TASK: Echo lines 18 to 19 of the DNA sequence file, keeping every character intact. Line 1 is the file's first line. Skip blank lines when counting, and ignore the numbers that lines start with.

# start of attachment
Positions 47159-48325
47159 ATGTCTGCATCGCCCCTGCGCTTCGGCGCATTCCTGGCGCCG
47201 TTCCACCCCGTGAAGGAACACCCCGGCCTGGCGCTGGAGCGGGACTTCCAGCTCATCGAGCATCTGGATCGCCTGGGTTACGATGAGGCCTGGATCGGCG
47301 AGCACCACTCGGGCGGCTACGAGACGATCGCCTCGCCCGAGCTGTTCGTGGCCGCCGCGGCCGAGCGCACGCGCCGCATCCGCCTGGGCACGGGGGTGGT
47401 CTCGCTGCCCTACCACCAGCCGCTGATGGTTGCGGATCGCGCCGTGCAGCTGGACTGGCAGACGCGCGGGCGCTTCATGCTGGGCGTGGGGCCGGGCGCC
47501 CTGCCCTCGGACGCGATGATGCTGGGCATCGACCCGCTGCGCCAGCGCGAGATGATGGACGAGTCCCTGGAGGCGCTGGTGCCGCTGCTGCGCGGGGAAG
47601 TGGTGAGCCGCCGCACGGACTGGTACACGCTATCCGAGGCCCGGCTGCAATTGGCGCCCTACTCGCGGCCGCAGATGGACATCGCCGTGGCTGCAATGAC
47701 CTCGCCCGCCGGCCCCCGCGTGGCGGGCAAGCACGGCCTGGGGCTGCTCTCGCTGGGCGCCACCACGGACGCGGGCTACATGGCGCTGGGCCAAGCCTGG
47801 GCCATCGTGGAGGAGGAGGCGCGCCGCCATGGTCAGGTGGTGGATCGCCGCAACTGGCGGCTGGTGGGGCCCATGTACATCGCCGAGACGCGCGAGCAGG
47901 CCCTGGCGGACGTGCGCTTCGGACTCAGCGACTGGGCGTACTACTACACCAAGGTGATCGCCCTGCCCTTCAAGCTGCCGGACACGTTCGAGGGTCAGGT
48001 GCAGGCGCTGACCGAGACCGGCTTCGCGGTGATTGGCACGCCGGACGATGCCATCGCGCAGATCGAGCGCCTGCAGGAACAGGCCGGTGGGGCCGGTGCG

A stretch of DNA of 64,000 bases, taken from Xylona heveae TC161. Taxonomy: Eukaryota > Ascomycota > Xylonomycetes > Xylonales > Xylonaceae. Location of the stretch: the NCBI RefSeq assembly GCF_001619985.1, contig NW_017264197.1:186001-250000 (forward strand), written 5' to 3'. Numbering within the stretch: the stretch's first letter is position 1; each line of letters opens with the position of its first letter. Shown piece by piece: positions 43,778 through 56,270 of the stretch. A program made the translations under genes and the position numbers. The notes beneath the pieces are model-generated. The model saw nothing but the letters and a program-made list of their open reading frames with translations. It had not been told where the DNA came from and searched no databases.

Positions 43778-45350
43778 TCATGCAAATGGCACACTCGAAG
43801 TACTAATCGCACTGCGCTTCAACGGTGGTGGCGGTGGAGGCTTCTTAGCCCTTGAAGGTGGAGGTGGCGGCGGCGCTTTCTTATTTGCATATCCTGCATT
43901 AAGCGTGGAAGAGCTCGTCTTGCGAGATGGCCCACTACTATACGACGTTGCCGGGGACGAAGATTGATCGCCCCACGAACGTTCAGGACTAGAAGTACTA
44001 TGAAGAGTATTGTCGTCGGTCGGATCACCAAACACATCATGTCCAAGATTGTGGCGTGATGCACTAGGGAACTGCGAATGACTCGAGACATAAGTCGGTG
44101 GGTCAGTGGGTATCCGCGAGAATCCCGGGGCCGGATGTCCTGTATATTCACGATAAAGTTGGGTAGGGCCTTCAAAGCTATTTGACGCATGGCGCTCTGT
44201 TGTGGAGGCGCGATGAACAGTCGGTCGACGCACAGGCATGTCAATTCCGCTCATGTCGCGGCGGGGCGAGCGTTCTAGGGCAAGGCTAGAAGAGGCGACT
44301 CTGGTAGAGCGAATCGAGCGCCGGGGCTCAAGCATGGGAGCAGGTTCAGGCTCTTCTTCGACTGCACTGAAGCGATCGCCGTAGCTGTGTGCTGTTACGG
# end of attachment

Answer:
44101 GGTCAGTGGGTATCCGCGAGAATCCCGGGGCCGGATGTCCTGTATATTCACGATAAAGTTGGGTAGGGCCTTCAAAGCTATTTGACGCATGGCGCTCTGT
44201 TGTGGAGGCGCGATGAACAGTCGGTCGACGCACAGGCATGTCAATTCCGCTCATGTCGCGGCGGGGCGAGCGTTCTAGGGCAAGGCTAGAAGAGGCGACT